Rothbart believes that this focus on mathematics is essential to Webster students’ success.Andrea Rothbart

“Teachers need a deep understanding and a personal perspective on whatever they are hoping to communicate.  Personality characteristics such as patience, empathy, humor and the ability to establish rapport with students are certainly helpful, but are far from sufficient.“

Rothbart added, “For a long time, Webster had the only graduate program in the country that offered mathematics courses designed for educators - elsewhere, teachers typically study methods and materials. However in recent years, with our nation’s keen awareness of how poorly most math teachers understand their subject, new graduate programs similar to ours have been cropping up.  Our program is rather ‘a poster child.’”

In recent years, school districts around the nation have increased their focus on science, technology, engineering and mathematics (STEM) courses and Rothbart believes programs like Webster's make a difference in the quality of the learning experiences of school children. 

“Occasionally we receive a letter from a school principal raving about their math teachers who graduated from our program.”

Kelli Roberts, who has two master’s degrees in Math for Educators from Webster, is a math teacher at Oakville High School and said that figuring out how to help struggling students is one of the most rewarding parts of her job.

“What I enjoy most is getting the chance to help my students excel at a subject that they’ve always hated,” she said. “Other math teachers told me how challenging yet enjoyable Webster’s program was.”  She added that by observing how her instructors taught and by thinking deeply about mathematics, she became able to create new ways to teach the material to her students so that they could finally understand it.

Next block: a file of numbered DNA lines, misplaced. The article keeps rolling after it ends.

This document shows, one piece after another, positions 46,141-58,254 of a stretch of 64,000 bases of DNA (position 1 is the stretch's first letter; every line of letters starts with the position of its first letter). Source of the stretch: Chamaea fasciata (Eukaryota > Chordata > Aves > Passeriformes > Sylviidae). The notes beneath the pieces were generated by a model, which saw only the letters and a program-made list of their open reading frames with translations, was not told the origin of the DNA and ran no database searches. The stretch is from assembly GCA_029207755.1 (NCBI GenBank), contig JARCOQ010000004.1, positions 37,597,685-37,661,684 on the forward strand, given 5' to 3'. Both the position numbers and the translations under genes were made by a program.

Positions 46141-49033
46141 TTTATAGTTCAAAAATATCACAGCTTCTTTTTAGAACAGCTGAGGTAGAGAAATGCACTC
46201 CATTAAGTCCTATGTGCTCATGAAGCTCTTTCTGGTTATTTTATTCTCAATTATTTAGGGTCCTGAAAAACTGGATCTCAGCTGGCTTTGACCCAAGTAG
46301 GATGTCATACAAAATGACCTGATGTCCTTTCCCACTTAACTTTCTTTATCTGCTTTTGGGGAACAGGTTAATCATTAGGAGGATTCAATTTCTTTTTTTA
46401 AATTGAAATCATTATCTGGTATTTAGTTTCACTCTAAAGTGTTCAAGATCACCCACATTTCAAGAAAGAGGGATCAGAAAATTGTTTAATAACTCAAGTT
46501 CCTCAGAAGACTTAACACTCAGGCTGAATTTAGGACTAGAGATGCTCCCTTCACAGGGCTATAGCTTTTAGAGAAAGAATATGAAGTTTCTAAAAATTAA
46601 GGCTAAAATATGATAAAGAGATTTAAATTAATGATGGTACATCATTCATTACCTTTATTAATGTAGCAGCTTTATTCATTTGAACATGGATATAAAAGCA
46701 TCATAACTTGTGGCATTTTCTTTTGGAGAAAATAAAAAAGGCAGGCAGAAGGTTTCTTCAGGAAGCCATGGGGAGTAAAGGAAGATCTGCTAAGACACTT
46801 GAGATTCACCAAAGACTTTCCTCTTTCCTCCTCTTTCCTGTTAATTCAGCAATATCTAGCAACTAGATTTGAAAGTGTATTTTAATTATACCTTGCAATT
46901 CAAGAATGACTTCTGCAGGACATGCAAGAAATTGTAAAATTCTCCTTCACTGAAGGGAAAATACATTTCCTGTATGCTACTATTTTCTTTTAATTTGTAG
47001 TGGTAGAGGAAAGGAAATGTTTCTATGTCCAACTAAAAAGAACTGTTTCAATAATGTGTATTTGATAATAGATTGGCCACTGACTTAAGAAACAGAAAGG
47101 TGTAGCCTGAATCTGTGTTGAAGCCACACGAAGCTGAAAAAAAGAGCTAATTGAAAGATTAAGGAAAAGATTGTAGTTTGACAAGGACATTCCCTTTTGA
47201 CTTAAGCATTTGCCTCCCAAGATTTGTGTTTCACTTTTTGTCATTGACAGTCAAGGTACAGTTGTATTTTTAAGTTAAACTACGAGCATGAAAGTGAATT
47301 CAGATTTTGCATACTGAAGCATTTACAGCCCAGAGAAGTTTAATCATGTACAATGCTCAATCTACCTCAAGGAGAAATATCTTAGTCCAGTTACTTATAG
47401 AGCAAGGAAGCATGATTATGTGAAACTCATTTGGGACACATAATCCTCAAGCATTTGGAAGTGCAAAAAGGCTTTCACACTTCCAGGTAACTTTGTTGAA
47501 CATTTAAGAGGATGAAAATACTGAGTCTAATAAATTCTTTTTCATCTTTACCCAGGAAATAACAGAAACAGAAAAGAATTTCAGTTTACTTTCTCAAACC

Rothbart noted that it is not uncommon for students who earn a master’s degree in Webster’s math program, to return for a second master’s degree with an emphasis in a different area of mathematics.  “It is about the greatest compliment to our program that I can imagine when students continue studying math with us, even after they have earned their degree.  We even attract community college teachers who already have a master’s degree in mathematics from another university, because of our reputation among area math teachers.”

Rothbart added, "I am so proud and feel so lucky to have been a part of this program. I know we have done well by our students and have made a difference."

To learn more about the Masters of Arts in Mathematics for Educators, click here.

In association with the Webster University Centennial, the School of Education faculty and staff invite you to a celebration of 50 years of graduate education programs at Webster University.

The event will be held Wednesday, Nov. 12, with a reception from 4:30-5:30 p.m. in the Webster Groves Room of Webster Hall. Following the reception, the celebration and presentation Beacons of Change: 50 Years of Educational Transformation will take place in the Winifred Moore Auditorium from 5:30-6:30 p.m.

Webster alumni, students and faculty are encouraged to come and share their Webster experiences, through the decades. Centennial door prizes will be awarded for attendees.

You can register for the event here.